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PM10 Exposure and Cardiorespiratory Mortality – Estimating the Effects and Economic Losses in São Paulo, Brazil

Category: Air Pollution and Health Effects

Volume: 18 | Issue: 12 | Pages: 3127-3133
DOI: 10.4209/aaqr.2018.05.0161
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Karina Camasmie Abe1, Gianni Mara Silva dos Santos2, Micheline de Sousa Zanotti Stagliorio Coêlho3, Simone Georges El Khouri Miraglia 1

  • 1 Universidade Federal de São Paulo–UNIFESP, Instituto de Ciências Ambientais, Químicas e Farmacêuticas, 09913-030, Diadema, SP, Brazil
  • 2 Universidade Federal de São Paulo–UNIFESP, Setor de Estatística Aplicada, 04037-003, Sao Paulo, SP, Brazil
  • 3 Faculdade de Medicina da Universidade de São Paulo-FMUSP, 01246-903, Sao Paulo, SP, Brazil

Highlights

PM10 has an association with cardiorespiratory mortality, even after three days.
The total of years of life lost regarding PM10 sums 231,823.5 years.
The economic loss reaches about US$ 14.1 billion from 2000 to 2011.
Improvement of public policies with respect to pollutant levels are highly required.


Abstract

Air pollution is an important health risk concern and an economic burden, notably on low- and middle-income countries. The aim of this study was to determine the mortality burden of cardiovascular and respiratory diseases, specifically, the relative risk due to air pollution and the economic valuation derived from life-years lost within the population of São Paulo, Brazil. This study was conducted using a retrospective Health Impact Assessment (HIA) approach via daily time series of cardiovascular and respiratory deaths for the population of São Paulo from 2000 to 2011. The effects of particulate matter smaller than 10 µm (PM10) were estimated with Poisson generalized additive models. The single-day lag effects of air pollutant exposure were estimated for 0–3-day lags. Therefore, we obtained the years of life lost (YLL) through the disability-adjusted life years (DALY) method to estimate the burden of disease due to air pollution in São Paulo. The value of a life year (VOLY) was then applied to convert the YLL component to economic loss. The results showed an association between PM10 and cardiovascular and respiratory mortality, lagging 3 days. The YLL totaled 231,691.8 years, meaning an overall economic loss of more than US$14.1 billion. In conclusion, knowledge regarding the costs of premature deaths related to air pollution can be used to improve public policy and to facilitate decision making in the context of scarce resources.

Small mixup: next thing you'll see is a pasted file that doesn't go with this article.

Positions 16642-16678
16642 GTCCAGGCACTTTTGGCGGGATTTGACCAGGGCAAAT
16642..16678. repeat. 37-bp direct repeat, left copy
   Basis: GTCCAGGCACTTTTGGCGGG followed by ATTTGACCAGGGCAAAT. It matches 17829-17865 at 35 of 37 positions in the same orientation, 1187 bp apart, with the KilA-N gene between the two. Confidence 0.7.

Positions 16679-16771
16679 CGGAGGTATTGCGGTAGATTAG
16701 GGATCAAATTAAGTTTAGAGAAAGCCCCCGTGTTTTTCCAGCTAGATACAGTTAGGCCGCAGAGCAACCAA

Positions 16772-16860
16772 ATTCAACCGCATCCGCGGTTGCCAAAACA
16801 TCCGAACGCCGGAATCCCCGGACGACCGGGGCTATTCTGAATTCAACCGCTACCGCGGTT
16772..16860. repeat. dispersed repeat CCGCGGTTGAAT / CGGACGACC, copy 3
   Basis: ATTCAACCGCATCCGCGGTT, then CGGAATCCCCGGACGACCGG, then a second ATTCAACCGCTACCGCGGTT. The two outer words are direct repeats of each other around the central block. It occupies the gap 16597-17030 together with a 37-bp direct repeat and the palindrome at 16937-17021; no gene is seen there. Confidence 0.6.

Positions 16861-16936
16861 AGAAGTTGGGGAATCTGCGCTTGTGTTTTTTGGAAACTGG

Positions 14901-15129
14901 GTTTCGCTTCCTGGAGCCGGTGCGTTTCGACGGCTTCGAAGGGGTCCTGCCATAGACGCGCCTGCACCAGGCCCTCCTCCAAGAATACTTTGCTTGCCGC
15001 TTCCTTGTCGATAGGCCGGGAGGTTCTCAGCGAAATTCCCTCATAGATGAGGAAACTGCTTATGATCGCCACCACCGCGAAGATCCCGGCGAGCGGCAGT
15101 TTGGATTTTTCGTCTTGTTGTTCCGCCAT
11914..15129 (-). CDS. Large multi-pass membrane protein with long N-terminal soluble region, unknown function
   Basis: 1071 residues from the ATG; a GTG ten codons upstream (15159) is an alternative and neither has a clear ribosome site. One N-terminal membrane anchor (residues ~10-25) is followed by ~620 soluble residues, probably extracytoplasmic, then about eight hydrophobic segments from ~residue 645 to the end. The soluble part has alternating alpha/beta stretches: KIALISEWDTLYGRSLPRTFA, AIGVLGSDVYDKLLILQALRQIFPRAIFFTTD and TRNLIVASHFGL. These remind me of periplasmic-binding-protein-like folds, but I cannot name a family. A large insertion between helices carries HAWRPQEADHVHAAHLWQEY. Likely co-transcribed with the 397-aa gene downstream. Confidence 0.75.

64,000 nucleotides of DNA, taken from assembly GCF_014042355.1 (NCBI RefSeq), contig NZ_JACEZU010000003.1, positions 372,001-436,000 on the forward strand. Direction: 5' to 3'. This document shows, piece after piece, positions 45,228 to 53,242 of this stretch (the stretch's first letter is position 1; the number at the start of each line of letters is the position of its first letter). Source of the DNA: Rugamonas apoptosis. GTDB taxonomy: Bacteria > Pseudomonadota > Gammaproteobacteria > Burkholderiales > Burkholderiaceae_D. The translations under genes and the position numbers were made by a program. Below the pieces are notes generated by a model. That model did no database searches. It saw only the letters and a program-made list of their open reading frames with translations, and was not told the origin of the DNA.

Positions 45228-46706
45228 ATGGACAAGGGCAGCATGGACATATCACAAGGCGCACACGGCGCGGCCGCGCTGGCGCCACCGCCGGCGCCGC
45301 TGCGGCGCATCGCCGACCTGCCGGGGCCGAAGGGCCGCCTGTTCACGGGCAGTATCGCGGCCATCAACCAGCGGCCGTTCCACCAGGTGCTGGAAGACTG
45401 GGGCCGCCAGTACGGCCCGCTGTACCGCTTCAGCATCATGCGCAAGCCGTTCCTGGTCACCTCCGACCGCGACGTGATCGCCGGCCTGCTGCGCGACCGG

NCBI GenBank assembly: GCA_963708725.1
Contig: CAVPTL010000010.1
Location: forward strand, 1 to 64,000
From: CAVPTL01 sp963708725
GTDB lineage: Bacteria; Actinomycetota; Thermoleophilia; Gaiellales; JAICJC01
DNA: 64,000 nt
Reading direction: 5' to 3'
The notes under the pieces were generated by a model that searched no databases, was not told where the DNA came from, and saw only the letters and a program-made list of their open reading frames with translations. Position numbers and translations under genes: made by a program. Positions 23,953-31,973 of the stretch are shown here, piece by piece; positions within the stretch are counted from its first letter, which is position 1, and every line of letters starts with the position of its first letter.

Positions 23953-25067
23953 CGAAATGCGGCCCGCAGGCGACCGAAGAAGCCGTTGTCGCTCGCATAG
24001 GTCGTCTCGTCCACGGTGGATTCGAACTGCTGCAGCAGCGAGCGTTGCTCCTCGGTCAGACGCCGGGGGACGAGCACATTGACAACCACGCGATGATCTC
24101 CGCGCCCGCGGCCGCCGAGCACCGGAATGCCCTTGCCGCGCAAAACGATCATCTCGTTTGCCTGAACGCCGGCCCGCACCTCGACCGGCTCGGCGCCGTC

Keywords

Particulate matter Air pollution Health effects Economic valuation Costs


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